When Will Dakota Access Pipeline Construction Be Finished? The Missouri River Is The Issue

The construction of the Dakota Access Pipeline in North Dakota has sparked ongoing protests and widespread outrage since July. Protesters have been camped out at the Standing Rock Sioux reservation protesting the construction of the pipeline. Hundreds of protesters have since been arrested, with recent reports of officers using tear gas, water cannons (during freezing temperatures), and rubber bullets. (The Morton County Sheriff's Department has not responded to Romper's request for comment about these techniques.) Though construction for the pipeline has already been underway, the proposed portion that would cross under Lake Oahe on the Missouri River is what's most at stake for the Standing Rock Sioux tribe and those standing in solidarity. So, when will the Dakota Access Pipeline construction be finished? It continues to be a dire situation.

The Standing Rock Sioux Tribe, other Native Americans — who prefer to be considered water protectors, and many others around the world standing in solidarity, fear the construction of the DAPL would endanger the water supply and sacred sites. Furthermore, opponents of the pipeline have cited an 1851 treaty that promised the land to its Native people, and that the pipeline would therefore be violating.

According to a report by Mother Jones, the Army Corps of Engineers announced in mid-November that it would halt the construction of the pipeline under Lake Tahoe until further information of its environmental effects were revealed.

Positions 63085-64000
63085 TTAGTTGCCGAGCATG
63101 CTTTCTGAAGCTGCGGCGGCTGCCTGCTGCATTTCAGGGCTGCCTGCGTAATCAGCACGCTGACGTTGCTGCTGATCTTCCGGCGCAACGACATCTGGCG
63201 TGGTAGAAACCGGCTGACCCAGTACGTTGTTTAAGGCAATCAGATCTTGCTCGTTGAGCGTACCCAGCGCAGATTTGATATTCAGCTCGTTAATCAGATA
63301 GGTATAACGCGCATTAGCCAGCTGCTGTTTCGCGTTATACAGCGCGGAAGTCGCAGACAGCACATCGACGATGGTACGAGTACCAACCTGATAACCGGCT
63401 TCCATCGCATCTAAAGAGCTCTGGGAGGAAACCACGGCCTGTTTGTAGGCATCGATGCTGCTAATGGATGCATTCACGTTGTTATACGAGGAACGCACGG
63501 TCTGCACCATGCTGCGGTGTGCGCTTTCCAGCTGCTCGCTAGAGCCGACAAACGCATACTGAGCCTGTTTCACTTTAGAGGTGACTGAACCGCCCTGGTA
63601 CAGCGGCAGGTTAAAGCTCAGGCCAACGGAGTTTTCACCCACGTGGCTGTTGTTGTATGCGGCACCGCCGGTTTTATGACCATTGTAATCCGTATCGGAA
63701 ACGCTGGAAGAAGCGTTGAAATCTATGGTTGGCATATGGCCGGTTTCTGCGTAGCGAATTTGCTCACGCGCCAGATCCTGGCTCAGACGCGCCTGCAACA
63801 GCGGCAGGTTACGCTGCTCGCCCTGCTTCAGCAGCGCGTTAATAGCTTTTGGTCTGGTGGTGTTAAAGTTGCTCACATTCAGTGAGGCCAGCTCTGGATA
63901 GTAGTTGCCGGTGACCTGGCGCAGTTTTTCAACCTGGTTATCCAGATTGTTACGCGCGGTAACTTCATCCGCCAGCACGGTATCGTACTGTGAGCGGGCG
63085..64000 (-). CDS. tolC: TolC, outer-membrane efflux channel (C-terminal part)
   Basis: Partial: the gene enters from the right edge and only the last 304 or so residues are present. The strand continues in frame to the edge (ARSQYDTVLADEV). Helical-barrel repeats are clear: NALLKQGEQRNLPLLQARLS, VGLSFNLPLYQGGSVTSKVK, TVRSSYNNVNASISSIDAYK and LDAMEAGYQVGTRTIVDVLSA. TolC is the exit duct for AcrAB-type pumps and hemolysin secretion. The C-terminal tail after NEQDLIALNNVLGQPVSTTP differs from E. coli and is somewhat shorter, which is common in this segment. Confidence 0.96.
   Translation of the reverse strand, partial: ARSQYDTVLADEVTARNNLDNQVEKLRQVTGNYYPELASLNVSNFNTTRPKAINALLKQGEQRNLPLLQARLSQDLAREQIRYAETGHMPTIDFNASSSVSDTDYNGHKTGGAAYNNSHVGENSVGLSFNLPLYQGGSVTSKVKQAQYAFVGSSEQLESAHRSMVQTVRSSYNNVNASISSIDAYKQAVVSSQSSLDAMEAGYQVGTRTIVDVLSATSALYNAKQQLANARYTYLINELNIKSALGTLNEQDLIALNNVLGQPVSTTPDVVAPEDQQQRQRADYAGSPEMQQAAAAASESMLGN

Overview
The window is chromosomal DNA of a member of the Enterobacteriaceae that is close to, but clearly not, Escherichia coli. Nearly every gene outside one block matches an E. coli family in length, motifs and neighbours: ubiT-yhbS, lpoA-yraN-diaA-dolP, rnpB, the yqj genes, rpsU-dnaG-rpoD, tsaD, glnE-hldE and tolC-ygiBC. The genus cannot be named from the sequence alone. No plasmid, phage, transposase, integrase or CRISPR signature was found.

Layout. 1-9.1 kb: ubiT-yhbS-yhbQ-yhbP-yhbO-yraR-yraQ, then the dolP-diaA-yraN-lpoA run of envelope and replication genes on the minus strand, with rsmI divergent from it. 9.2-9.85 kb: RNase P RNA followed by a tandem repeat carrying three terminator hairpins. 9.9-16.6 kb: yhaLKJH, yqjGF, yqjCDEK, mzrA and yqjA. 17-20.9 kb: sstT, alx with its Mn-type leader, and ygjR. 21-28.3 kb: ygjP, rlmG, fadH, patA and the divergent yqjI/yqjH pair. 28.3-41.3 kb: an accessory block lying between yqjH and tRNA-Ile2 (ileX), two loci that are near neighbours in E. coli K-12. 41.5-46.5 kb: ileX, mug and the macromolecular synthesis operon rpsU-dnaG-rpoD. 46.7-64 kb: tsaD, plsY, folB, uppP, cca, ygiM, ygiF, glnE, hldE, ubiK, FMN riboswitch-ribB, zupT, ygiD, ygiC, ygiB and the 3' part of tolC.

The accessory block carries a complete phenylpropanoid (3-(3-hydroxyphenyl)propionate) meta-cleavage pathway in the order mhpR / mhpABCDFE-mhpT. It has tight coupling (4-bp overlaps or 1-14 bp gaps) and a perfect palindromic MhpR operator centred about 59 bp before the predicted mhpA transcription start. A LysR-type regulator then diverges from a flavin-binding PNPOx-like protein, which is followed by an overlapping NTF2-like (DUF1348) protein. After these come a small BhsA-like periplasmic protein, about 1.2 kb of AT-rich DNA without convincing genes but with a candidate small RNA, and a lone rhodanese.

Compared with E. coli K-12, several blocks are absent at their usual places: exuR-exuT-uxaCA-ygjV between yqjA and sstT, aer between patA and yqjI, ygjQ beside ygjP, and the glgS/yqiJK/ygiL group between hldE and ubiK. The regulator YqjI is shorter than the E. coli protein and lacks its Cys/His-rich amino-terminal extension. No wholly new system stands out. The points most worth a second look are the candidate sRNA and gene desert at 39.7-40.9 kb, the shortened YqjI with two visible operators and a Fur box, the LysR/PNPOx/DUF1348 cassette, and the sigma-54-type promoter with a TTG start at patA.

A clip of the announcement read:

The Army has determined that additional discussion and analysis are warranted in light of the history of the Great Sioux Nation’s dispossessions of lands, the importance of Lake Oahe to the Tribe, our government-to-government relationship, and the statute governing easements through government property...


...While these discussions are ongoing, construction on or under Corps land bordering Lake Oahe cannot occur because the Army has not made a final decision on whether to grant an easement. The Army will work with the Tribe on a timeline that allows for robust discussion and analysis to be completed expeditiously...

But this halt is temporary and it's unclear when or if the construction will move forward. Romper has reached out to the US Army Corps of Engineers for information on whether the construction will move forward under Lake Oahe and has not received a response yet.

As Mother Jones reported, the company heading the construction, Dakota Access LLC, a partner of Energy Transfer Partners, LP, spoke out against the Corps' mid-November announcement to halt the construction. Kelcy Warren, CEO of Energy Transfer Partners, said in a press release the halt of construction issue was "motivated purely by politics at the expense of a company that has done nothing but play by the rules it was given... ."

According to a Bismark Tribune report back in October, Dakota Access LLC released a statement revealing the majority of the construction of the pipeline had been completed, with, of course, the nearly 1,200-mile portion under Lake Oahe remaining.

On the Energy Transfer website, the company stated that the pipeline was projected to be in service by the end of 2016 "depending upon regulatory approvals." Romper has reached out to the Dakota Access Pipeline for information on the completion of the pipeline and has not heard back yet.

The US Army Corps of Engineers reportedly issued an eviction notice for Dec. 5 to those protesting the DAPL in North Dakota reportedly citing "safety concerns," ABC news reported. It's an increasingly crucial situation that continues to warrant attention and action.